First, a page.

Climate Change: Arria-formula Meeting
On Friday (15 December), the Security Council will hold an Arria-formula meeting on the theme: “Preparing for security implications of rising temperatures”. The meeting has been co-organised by a wide array of member states, including Council members France, Italy, Japan, Sweden and the United Kingdom; the Netherlands and Peru, which enter the Council in 2018; and Germany, the Maldives and Morocco. Briefers are expected to include: Halbe Zijlstra, Minister of Foreign Affairs of the Netherlands, who may discuss The Hague Declaration on Planetary Security which outlines measures to address climate-related security challenges; and Caitlin Werrel, the co-founder and President of the Center for Climate and Security, a Washington D.C.-based policy institute that focuses on climate-related security threats. Security Council members and co-organisers are invited to speak, although the meeting is open to all member states.
A concept note has been circulated in preparation for the meeting which asserts that “Droughts, floods or water scarcity can generate humanitarian crises, unrest and conflict”, and emphasises that “…as the effects of climate change become more severe, they become a multiplier of various crises”. It further states that “climate-induced security threats have become more pressing” since the Council first considered the issue a decade ago. Several issues are raised in the concept note to help guide the discussion. These include:
- how to promote and reinforce the 2011 presidential statement (S/PRST/2011/15) on climate change within the UN system and more broadly (the statement requested the Secretary-General to ensure that his reporting to the Council included contextual information on possible security implications of climate change);
- how the Security Council can more consistently and effectively assess new security risks caused by climate change;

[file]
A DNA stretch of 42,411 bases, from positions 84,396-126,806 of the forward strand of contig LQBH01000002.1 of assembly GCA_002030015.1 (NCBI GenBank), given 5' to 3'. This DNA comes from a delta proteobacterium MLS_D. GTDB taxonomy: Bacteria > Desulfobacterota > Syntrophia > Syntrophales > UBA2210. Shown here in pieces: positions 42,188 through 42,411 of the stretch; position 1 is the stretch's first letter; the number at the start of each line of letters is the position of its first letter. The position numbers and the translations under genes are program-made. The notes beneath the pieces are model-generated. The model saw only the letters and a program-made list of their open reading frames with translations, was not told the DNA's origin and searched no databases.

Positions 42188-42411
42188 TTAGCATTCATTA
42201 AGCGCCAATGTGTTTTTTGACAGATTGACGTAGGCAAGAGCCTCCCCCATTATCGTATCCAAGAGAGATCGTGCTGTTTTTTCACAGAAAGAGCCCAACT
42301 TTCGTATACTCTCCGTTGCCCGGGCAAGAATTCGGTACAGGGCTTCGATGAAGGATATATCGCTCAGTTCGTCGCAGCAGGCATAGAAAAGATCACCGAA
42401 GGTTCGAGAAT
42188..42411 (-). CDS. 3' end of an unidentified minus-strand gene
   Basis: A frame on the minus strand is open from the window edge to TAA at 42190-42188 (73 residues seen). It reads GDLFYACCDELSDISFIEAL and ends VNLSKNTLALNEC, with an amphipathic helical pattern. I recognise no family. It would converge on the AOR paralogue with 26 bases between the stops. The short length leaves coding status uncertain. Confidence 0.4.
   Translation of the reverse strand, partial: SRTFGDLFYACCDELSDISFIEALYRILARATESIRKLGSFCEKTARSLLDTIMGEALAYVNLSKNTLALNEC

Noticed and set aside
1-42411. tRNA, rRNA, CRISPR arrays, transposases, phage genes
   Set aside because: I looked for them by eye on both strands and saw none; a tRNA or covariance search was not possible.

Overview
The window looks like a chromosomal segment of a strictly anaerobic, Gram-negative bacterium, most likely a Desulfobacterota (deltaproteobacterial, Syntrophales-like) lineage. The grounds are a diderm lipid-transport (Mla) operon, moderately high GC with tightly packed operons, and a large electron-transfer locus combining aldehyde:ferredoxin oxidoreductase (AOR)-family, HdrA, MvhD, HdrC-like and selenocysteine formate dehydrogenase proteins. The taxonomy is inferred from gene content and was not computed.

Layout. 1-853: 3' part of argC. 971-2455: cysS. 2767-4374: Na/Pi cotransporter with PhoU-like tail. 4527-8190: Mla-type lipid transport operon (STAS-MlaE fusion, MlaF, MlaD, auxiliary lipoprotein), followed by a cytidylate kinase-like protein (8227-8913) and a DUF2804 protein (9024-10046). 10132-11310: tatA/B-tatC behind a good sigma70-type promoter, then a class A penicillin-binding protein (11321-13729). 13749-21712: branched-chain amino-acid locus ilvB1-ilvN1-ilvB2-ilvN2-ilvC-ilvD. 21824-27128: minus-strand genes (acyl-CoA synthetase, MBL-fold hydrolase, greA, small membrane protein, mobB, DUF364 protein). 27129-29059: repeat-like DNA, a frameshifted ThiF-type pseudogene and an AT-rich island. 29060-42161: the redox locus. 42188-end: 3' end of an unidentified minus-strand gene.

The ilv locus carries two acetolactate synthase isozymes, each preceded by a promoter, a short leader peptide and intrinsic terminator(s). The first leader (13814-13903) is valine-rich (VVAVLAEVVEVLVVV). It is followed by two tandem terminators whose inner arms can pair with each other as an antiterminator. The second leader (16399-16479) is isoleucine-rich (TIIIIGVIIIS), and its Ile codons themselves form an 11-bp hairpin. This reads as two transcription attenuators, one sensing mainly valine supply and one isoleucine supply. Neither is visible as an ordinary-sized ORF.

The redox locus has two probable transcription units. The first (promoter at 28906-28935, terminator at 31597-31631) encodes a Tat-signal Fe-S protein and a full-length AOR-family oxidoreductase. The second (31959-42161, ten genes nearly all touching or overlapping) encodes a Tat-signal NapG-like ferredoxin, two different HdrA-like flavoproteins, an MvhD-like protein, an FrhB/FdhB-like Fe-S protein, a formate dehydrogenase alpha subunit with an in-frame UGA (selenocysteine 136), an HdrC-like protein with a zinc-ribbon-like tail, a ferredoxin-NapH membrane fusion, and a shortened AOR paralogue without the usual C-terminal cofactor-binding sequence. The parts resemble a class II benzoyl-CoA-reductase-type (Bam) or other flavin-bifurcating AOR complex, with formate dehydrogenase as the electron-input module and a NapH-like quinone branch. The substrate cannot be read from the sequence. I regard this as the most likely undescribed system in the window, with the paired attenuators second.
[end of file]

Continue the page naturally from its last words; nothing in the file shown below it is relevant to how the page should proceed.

- how to better prepare for the destabilising effects of climate change (e.g, sea level rise, floods, and droughts) and mitigate their impact in generating food insecurity, migration, economic stress, and other factors that can trigger or exacerbate conflict; and
- how to prevent conflict caused by conflict change.
In spite of the growing evidence of the linkages between climate change and security, the Security Council has been ambivalent in its approach to climate change. Several members have supported Council engagement on climate change over the years. However, others have questioned the compatibility of the issue with the Council’s peace and security mandate and view it as essentially a sustainable development issue. They maintain that the focus on climate change encroaches on the work of other UN organs such as the General Assembly and the Economic and Social Council.
Nonetheless, there has been increased attention to the security impact of climate change in the Council in recent years. This has been addressed in meetings on related topics, such as the open debate initiated by Senegal on “water, peace and security” (S/PV.7818) in November 2016, and the open debate spearheaded by New Zealand on “peace and security challenges facing small island developing states” (S/PV.7499) in July 2015. On 26 September 2016, Mohamed Ibn Chambas, the head of the UN Office for West Africa and the Sahel, briefed the Council on challenges in the Sahel, focusing on the impact of climate change and desertification on peace and security in the region. And shortly after its visiting mission to the Lake Chad Basin in March, the Council adopted resolution 2349 in which it recognised the negative impact of climate change on stability in that region.
Arria-formula meetings, such as the one scheduled for tomorrow, have been a useful vehicle for Council members to discuss various climate-related threats to international peace and security. Since these are not formal meetings of the Council, the divisions over discussing the issue are dampened, allowing members to hear the views of a diverse and informed group of stakeholders in an informal setting. On 15 February 2013, Pakistan and the UK co-hosted an Arria-formula meeting on the security dimensions of climate change that included the participation of civil society as well as member states from outside the Council. Similarly, Spain and Malaysia jointly hosted an Arria-formula meeting on 30 June 2015 on the role of climate change as a threat multiplier for global security. Most recently, an Arria-formula meeting organised by Ukraine on “Security Implications of Climate Change: Sea Level Rise”, with cooperation from Germany in preparing the session, was held on 10 April 2017.
Background on Arria-formula meetings can be found here.